Frank Luke is a prolific fantasy author. He writes both modern and medieval fantasy. He’s had short stories come out in several Planetary Anthology books by Tuscany Bay press. And I had the honor of interviewing him.

 

Tamara Wilhite: Which genre sells better for you: medieval type fantasy like “Hall of Heroes” or modern fantasy like your story Joshua’s Pawn Shop”?

Frank Luke: Modern fantasy has sold better for me. Honestly, that was kinda surprising.

Tamara Wilhite: Why do you think that genre is more popular?

Frank Luke: I started writing ”Joshua’s Pawn Shop” on a sudden inspiration. I gave very little thought to its popularity. As I’ve started treating writing more as a business, I pay more attention to what’s popular. But, I think modern fantasy sold better for me because people want to think the fantastic is just one step away. They identify with the situations better.

Tamara Wilhite: You met your wife in seminary. You write non-fiction for your denomination. How does that influence your fantasy works?

Frank Luke: I write for more than just entertaining the audience. Though, if they aren’t entertained, they won’t buy another. I also write to unveil God’s truth; it’s another way for me to teach. I love to dive deep into Scripture, and I want what I learn there to come out in my writing.

Tamara Wilhite: What else in your life influenced your writing?

Frank Luke: The two books series I’ve read that I imagine come forward the most in my writing are Lloyd Alexander’s Prydain series and the first six books of Weis and Hickman’s DragonLance setting.

Tamara Wilhite: Your story “Crucible” is described as lit-RPG. What does that term mean?

Frank Luke: Lit-RPG stands for Literary RPG. Stories in the genre usually take place in worlds that run on rule systems like pen and paper or video games. The references to the RPG system may be subtle like the Guardians of the Flame series or more obvious like in “Crucible.” They’re usually a portal fantasy where someone from our world goes into the other world. “Crucible” mixes the humor of adjusting to the rules with a serious issue for the main character. I can’t say much more about it. “Crucible” is actually my second Lit-RPG, but will come out before “Fun and Games”.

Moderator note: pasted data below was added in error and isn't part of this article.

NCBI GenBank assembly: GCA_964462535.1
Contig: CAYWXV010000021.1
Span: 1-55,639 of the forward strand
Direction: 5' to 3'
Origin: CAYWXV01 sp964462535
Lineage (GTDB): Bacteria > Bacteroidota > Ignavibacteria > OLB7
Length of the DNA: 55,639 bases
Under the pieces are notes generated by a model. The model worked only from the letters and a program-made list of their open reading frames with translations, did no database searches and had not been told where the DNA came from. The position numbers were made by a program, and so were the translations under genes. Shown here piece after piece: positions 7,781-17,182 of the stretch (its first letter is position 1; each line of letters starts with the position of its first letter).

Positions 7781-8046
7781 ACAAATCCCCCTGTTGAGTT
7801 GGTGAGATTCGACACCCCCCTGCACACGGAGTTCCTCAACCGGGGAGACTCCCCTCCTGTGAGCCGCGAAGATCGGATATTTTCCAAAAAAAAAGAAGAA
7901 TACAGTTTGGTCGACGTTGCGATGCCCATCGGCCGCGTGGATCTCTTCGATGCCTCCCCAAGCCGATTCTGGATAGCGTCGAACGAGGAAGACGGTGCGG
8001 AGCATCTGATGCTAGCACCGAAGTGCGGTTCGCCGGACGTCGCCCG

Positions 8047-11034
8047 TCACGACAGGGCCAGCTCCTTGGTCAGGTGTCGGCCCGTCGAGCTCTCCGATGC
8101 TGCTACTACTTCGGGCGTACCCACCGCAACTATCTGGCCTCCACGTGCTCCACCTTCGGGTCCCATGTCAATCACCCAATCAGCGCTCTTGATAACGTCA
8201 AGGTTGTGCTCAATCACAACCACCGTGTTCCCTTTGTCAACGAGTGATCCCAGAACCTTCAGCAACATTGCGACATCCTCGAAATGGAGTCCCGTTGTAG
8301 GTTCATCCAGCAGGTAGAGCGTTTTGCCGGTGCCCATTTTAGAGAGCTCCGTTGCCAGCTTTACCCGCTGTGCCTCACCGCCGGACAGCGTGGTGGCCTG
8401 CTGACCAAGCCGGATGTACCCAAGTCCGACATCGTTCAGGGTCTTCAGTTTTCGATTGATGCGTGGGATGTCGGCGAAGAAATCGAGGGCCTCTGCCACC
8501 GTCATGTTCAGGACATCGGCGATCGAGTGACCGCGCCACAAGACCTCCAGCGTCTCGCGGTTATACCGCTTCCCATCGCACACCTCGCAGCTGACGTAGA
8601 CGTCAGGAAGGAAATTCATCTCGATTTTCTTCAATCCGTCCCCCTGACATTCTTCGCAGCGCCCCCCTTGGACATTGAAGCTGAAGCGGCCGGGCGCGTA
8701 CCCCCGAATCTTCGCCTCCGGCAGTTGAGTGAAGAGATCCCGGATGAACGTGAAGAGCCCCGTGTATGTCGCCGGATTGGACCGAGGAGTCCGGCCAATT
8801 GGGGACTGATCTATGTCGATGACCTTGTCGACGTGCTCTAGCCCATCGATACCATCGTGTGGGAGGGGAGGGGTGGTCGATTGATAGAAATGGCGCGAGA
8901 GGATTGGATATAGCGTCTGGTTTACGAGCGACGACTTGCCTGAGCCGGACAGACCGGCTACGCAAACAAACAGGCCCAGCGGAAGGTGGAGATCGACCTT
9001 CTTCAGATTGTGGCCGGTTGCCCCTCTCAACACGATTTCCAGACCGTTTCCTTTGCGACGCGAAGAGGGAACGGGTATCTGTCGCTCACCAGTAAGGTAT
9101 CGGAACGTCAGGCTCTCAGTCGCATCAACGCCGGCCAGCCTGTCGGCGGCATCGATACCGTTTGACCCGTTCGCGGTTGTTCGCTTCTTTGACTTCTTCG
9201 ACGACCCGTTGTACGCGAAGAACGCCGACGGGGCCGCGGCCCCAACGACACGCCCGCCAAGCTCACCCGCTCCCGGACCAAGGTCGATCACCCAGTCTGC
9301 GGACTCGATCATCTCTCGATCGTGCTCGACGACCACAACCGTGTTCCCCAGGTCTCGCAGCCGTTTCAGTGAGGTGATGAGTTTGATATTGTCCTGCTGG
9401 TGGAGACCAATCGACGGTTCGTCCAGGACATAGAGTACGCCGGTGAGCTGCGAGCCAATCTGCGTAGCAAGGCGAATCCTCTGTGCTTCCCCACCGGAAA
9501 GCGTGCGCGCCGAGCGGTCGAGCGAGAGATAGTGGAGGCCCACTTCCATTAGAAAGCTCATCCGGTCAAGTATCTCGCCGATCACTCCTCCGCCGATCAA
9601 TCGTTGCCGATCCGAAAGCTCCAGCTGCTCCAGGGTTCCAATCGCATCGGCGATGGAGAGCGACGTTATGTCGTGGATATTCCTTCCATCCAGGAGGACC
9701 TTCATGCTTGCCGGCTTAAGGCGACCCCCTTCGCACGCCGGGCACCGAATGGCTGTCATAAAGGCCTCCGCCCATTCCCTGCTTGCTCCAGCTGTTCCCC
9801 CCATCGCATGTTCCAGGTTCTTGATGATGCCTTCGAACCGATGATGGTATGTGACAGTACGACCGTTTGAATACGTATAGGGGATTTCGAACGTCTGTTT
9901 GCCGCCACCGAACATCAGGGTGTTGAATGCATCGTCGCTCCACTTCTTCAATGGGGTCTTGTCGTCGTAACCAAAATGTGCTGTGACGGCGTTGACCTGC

Tamara Wilhite: Your Amazon author profile is dominated by short stories in a variety of anthologies. Yet you’ve written novels, as well. What is your novel “Rebirths: A Tale of Azuran” about?

Frank Luke: Rebirths tells the story of a man of God who falls away while grieving. He gives in to despair and turns to black magic, hoping to bring his dead family back to life. The book certainly qualifies as high fantasy as it takes place in another world, unconnected to our own with a high stakes battle between good and evil. It’s been described as “CS Lewis writing Narnia after playing Elder Scrolls.” Incidentally, I have never played Elder Scrolls.

The most important thing to remember about Rebirths is how no matter how far he has fallen, redemption is still possible. I used “Once Called” for the title of the final third. That’s short for something a companion tells him near the start, “Once the Father calls, He does not uncall.” The scene where our hero embraces that saying and accepts that he is still to be a prophet gave me chills when I wrote it.

Tamara Wilhite: You have short stories coming out in the “Fantastic Schools” and “Planetary Anthology Series: Sol”. Do you have anything else coming out in the near future?

Frank Luke: I have four short stories under consideration at different places right now. Still waiting, I also have “Joshua’s Pawn Shop” with an editor who is interested in taking both it and “Lou’s Bar & Grill”.

Tamara Wilhite: What else would you like to add?

Frank Luke: I have found that writing Christian fantasy is a great way to connect the reader’s heart and head. By showing the characters acting out their faith and the journey to get to that point, it both teaches and encourages the reader.

Tamara Wilhite: Thank you for speaking with me.

Frank Luke: It was my pleasure.